Many designers talk about having a “universe,” but fashion has no more committed world-builders than Threeasfour’s Adi, Ange, and Gabi, who have always existed on a Future Planet of Style (to borrow the name of their pre-fashion styling business.)
In the early 2000s, when they were Asfour, the team shared a space, and mattresses, in a silver painted downtown loft. They rode banana bikes, carried circle bags, and wore circle pants (that are still in production today). Björk, known for her otherworldly voice and daring style, was an early fan. “At the time they were considered alien freaks; literally they were the aliens,” recalled stylist Masha Orlov for an oral history of the brand. Actually, they were way, way ahead of everyone else. Their latest, superlative collection, called Kundalini, demonstrated that, more than 20 years on, they still are.
The line-up was organized into seven color groupings, each representing a different chakra, and a distinct 3D fractal print was created to create an “imaginary environment for each chakra,” explained Adi. Threeasfour loves fractals, and these prints were done in collaboration with Kornit Digital, who have developed a waterless printing process. Other looks were made in concert with some of the label’s interns and assistants, who were invited out for the final bow.
As always there were breathtaking, out of this world looks in the show, like the first exit, a laser-cut dress that fused elements of architecture and armor. Add to the list a dress woven with eye beads, another with origami pleats, and the scene-stealing ribbon dresses that might be described as Space Age Madame Grès. But—and this balance hasn’t always been achieved in the past—there were also many down to earth looks, including leggings, a quilted puffer-like coat, and a hoodie done the Threeasfour way (with circular cuts), that could easily transition on to the street. (It’s not much of a leap to imagine the more out-there pieces appealing to performers, either.)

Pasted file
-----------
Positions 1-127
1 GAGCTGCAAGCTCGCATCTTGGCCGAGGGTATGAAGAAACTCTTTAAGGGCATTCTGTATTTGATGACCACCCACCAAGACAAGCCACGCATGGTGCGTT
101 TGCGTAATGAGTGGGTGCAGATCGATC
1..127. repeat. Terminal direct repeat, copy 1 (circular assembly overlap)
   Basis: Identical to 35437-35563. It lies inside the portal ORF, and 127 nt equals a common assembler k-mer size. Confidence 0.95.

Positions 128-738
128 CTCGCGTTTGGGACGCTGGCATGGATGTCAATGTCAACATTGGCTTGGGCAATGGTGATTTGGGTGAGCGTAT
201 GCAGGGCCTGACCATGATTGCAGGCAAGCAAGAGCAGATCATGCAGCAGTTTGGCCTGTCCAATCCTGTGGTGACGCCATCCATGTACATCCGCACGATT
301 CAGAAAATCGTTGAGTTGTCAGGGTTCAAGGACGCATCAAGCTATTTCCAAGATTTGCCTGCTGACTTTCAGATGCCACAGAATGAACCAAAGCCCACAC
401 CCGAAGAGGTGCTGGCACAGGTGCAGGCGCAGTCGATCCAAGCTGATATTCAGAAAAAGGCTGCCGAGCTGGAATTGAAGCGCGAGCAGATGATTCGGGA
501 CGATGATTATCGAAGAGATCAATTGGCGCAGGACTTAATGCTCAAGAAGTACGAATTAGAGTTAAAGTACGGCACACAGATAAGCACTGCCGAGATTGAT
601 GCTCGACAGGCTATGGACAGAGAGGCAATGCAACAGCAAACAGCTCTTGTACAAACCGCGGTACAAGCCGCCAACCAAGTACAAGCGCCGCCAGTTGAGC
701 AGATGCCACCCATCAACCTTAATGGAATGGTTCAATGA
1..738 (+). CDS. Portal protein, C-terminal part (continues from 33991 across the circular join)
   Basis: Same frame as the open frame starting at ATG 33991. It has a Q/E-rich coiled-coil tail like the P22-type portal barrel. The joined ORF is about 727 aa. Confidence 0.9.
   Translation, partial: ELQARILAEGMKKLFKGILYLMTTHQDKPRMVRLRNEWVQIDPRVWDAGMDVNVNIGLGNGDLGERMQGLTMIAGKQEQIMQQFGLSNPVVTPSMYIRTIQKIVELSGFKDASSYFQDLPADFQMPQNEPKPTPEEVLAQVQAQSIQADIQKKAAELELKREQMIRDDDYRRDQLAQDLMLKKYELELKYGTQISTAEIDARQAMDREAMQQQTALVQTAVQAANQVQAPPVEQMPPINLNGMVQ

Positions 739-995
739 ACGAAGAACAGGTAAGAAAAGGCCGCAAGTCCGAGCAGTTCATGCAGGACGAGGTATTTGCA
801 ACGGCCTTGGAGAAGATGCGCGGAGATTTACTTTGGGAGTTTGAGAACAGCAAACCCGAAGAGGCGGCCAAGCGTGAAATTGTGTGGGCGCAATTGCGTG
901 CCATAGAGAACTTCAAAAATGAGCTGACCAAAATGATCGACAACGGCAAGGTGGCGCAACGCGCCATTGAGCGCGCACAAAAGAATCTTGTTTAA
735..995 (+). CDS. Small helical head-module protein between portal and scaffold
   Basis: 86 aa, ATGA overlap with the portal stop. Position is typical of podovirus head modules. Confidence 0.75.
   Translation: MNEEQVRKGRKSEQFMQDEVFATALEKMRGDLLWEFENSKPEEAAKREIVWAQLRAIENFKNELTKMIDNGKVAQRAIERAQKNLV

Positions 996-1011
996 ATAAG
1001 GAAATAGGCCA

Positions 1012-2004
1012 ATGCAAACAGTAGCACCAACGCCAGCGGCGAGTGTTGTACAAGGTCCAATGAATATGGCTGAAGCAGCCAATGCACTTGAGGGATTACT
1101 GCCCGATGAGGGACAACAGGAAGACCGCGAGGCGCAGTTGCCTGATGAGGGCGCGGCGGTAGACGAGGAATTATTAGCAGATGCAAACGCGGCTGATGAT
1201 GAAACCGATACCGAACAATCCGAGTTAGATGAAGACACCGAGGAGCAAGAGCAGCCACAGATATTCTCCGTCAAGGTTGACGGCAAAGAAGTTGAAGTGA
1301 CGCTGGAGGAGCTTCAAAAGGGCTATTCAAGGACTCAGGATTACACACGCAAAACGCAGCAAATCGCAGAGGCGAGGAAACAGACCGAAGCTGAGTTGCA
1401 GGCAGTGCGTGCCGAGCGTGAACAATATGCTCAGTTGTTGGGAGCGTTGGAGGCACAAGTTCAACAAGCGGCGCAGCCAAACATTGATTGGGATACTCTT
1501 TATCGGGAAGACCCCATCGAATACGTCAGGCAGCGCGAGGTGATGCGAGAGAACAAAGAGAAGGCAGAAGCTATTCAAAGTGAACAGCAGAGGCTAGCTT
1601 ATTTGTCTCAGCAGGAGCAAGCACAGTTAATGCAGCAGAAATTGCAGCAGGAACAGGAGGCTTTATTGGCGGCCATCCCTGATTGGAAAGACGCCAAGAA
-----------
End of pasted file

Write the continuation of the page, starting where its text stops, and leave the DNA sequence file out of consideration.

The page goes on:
One of the ways Threeasfour use clothing is as a conduit for communication. “We believe in what we’re doing in terms of a cause,” stressed Gabi. “It’s not like we’re just making clothes, we are delivering a message. And it’s great because in fashion the message can be delivered very subliminally.”
Immigrants all, connection and unity—political, spiritual, ecological, and inter-species—are topics close to their hearts. “I think these days, more than ever,” noted Adi, “it’s always important to remember that we are all connected, no matter where we are from, and that we are also connected to nature and we should respect nature.” Added Gabi: “Everything that we’ve been doing all the way from the beginning is to make us aware of our environment.”
That space could be digital, analog, natural, or mystical. Spirituality is not something Threeasfour has ever shied away from, and perhaps that adds weight to Gabi’s assertion that “there is something happening on the planet right now; it’s a spiritual awakening.”
The fashion industry was slow to embrace technology, but these innovators were and are interested in the new dimensions technology can open up. “People are realizing that they need to go back to nature so they can get more high-tech. Biomimicry has been solving a lot of problems in design, and that’s just one example,” Gabi asserted. “Manus et Machina [the Costume Institute exhibition] expressed it very well, to show that technology was a tool for us to get results that are more intricate, faster, more efficient, more beautiful also,” he continued.
“It’s a tool that we cannot not use because then you are basically negating the availability of what the time you’re living through is giving you, right? If we stay with the pattern-making of the 18th-century then we’re not going to get anywhere in terms of creating something new.” There’s not a chance in the universe that would ever be the case with Threeasfour, who remain light years ahead of most of the industry in their thinking. Shine on, bright stars.